By Sylvia Longmire
Columnist, In Homeland Security
Nearly three years after his most recent arrest in Mexico, the trial of the Sinaloa cartel’s notorious former boss is set to begin in a Brooklyn federal courthouse. Joaquin “El Chapo” Guzmán served as the head of one of Mexico’s largest drug cartels for decades—a reign during which he was arrested, jailed, and busted out of prison more than once. After a hard-fought extradition to the U.S., he is now being tried on charges related to trafficking almost half a million pounds of cocaine.
Murder, Conspiracy, Money Laundering
Guzmán’s 17-count indictment also includes charges of murder, conspiracy, and money laundering that covers a span of over 25 years, according to NBC News. The indictment describes the Sinaloa cartel as “the largest drug trafficking organization in the world,” and stated that its thousands of members “manufactured and imported multi-ton quantities of heroin, methamphetamine, and marijuana into the United States,” generating “billions of dollars in profit.
The Sinaloa Federation, as the cartel is formally known, has evolved considerably since Guzmán gained control shortly after the demise of the original “Godfather of drug trafficking,” Miguel Ángel Félix Gallardo, in the late 1980s. He survived several bloody wars with rival cartels—most notably the Juárez cartel under the control of his former allies, the Carrillo Fuentes family. That affair resulted in years of unprecedented bloodshed a stone’s throw across the border from El Paso, Texas, and led to Ciudad Juárez earning the nickname “Murder City.”
The Tijuana Corridor
El Chapo’s kingdom came to cover roughly half of Mexico, but his territory was hard-won and always under threat. While doing battle with the Juárez cartel, the Federation also fought with the Gulf cartel’s ruthless mercenaries, Los Zetas, in Nuevo Laredo. On the western front, El Chapo wanted to win control of the lucrative Tijuana corridor from the Arellano Félix Organization. In 2012, longtime ally the Beltrán Leyva Organization split off from the Federation, and by then Los Zetas had become their own formidable cartel. A few years later, Federation member the Cartel de Jalisco Nueva Generación (CJNG) also broke off, taking all of the logistics lessons they learned from the Sinaloa cartel with them. Now the CJNG is the most dangerous cartel in all of Mexico.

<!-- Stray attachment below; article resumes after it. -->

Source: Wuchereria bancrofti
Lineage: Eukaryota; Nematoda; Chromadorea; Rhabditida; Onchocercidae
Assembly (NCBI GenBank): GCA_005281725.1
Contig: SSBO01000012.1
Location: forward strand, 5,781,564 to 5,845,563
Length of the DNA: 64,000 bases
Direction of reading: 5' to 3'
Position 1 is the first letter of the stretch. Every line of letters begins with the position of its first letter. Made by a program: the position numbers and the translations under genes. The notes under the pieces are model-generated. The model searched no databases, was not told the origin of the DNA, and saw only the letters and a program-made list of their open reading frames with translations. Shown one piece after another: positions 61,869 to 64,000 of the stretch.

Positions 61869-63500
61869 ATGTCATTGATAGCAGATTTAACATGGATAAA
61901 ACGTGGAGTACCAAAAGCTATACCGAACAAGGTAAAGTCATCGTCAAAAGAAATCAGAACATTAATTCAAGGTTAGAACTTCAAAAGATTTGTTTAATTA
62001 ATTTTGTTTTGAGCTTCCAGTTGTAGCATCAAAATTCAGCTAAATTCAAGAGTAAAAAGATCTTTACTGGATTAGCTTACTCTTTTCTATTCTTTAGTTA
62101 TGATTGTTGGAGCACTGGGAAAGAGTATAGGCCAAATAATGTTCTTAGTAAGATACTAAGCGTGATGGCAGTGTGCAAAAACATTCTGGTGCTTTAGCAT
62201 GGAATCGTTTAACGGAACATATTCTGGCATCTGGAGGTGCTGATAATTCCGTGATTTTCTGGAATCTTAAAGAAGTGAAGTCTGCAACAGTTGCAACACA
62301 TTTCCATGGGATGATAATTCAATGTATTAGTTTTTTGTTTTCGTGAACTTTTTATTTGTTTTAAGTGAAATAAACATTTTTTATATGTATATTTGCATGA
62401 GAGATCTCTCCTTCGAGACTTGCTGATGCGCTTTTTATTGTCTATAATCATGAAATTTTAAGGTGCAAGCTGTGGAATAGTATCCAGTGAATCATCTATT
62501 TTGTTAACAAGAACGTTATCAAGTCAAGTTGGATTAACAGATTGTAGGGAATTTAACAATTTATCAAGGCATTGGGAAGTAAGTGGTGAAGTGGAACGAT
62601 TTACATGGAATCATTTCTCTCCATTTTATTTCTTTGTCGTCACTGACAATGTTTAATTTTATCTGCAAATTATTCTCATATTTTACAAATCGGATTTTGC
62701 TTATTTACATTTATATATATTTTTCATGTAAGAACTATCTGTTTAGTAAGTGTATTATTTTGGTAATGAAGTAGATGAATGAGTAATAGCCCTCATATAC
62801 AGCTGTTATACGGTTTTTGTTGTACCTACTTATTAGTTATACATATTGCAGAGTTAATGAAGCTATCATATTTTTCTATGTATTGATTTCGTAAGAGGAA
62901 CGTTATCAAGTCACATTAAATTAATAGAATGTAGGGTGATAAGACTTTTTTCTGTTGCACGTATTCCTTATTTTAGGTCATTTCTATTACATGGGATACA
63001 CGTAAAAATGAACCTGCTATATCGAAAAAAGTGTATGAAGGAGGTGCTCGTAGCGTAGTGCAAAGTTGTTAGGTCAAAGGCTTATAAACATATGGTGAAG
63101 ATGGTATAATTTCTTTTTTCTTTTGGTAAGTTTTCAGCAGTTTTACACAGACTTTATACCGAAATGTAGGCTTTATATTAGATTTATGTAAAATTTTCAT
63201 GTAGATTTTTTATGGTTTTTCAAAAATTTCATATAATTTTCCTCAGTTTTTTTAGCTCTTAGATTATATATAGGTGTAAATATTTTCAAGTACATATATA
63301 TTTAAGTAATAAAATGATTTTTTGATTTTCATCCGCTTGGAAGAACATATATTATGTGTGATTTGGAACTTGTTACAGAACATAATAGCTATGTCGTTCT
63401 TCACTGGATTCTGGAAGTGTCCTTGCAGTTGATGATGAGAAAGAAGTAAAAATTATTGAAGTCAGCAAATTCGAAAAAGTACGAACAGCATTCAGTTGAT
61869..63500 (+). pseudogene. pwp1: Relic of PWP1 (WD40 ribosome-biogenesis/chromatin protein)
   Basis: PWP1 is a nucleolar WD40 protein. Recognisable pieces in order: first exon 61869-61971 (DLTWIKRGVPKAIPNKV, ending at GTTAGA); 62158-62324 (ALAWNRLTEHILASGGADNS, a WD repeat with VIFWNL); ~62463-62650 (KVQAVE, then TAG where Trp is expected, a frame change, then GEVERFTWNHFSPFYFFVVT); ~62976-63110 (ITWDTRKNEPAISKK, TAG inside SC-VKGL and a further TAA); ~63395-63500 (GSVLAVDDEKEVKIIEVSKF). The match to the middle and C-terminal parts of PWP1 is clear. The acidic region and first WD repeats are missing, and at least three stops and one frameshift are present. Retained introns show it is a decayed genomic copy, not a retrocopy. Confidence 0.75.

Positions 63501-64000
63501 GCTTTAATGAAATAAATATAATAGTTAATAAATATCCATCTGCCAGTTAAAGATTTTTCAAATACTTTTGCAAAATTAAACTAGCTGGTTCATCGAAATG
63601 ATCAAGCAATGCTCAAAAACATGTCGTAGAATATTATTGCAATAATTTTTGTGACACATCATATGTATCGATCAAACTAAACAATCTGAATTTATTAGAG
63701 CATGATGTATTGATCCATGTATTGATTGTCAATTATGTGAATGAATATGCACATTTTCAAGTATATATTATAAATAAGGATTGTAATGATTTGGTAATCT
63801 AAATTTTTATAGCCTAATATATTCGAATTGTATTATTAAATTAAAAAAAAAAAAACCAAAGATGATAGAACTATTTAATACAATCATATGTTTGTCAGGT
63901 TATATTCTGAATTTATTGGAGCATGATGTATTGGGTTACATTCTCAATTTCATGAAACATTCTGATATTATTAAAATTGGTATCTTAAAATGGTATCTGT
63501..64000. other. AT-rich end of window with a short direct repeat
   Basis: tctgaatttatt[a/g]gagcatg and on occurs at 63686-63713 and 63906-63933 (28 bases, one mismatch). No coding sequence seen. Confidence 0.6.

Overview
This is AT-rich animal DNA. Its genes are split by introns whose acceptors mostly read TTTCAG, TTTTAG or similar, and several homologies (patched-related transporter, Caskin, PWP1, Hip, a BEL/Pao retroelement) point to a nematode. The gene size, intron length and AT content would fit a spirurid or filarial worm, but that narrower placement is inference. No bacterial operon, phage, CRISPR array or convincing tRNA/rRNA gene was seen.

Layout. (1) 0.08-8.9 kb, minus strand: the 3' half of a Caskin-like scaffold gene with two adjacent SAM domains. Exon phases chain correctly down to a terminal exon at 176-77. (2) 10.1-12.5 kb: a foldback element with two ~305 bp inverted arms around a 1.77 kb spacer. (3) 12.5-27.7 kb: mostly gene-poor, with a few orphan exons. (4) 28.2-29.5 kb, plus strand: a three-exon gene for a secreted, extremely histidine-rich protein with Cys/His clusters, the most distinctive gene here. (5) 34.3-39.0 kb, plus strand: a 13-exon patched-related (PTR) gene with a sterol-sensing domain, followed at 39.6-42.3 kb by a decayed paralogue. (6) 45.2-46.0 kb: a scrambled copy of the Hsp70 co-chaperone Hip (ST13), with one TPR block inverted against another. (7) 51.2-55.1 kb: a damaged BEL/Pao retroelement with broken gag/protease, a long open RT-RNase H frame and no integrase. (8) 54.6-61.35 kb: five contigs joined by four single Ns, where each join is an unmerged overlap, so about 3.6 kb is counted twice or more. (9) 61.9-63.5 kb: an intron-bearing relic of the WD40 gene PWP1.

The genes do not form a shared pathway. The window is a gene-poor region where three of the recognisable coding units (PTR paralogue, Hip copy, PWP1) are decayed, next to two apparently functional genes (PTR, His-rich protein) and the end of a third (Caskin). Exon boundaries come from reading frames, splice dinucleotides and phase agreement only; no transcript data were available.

Historically speaking, the elimination of a kingpin from power rarely ends well. Larger and better organized cartels have a succession plan in place that prevents a power vacuum and avoids a hostile takeover—either from within the ranks or by a rival organization. Although Guzmán has sons and some partners within the Federation, none have really been perceived as capable of handling the burden of running such a large, famed, and continuously vulnerable organization. The older guard has also been accustomed to fighting the equivalent of a conventional cartel war with long-known rivals. The CJNG doesn’t fight by the same rules, and eschews the old-school standards of avoiding “civilian” casualties.
Now as Guzmán’s trial begins, his absence has resulted in historic levels of drug-related violence across Mexico under yet more failed counterdrug and anti-cartel policies. Outgoing President Enrique Peña Nieto vowed to do something different than his predecessor Felipe Calderón, whose policy of having the military fight the cartels instead of corrupt police is largely blamed for the dramatic uptick in murders. Levels of violence have gotten even worse under Peña Nieto, and incoming President-elect Andrés Manuel López Obrador is left with few options after his inauguration on Dec. 1.
Security Tight At El Chapo’s Trial
Guzmán’s trial is expected to last up to four months, and jurors were pulled from an original panel of 1,000 people. According to the New York Times, his defense attorneys plan to paint Guzmán as a small player and attack the credibility of dozens of witnesses for the prosecution—a list that includes informants, guards, law enforcement agents, and former allies and rivals. Security surrounding the trial is unprecedented, and the 12 anonymous jurors are being driven by guards to and from the trial each day.
Over the next few months, thousands of documents containing a “Matterhorn of evidence” will be pored over and presented by the prosecution. Regardless of how the trial progresses, it will be a historic event with many shocking revelations sure to come.
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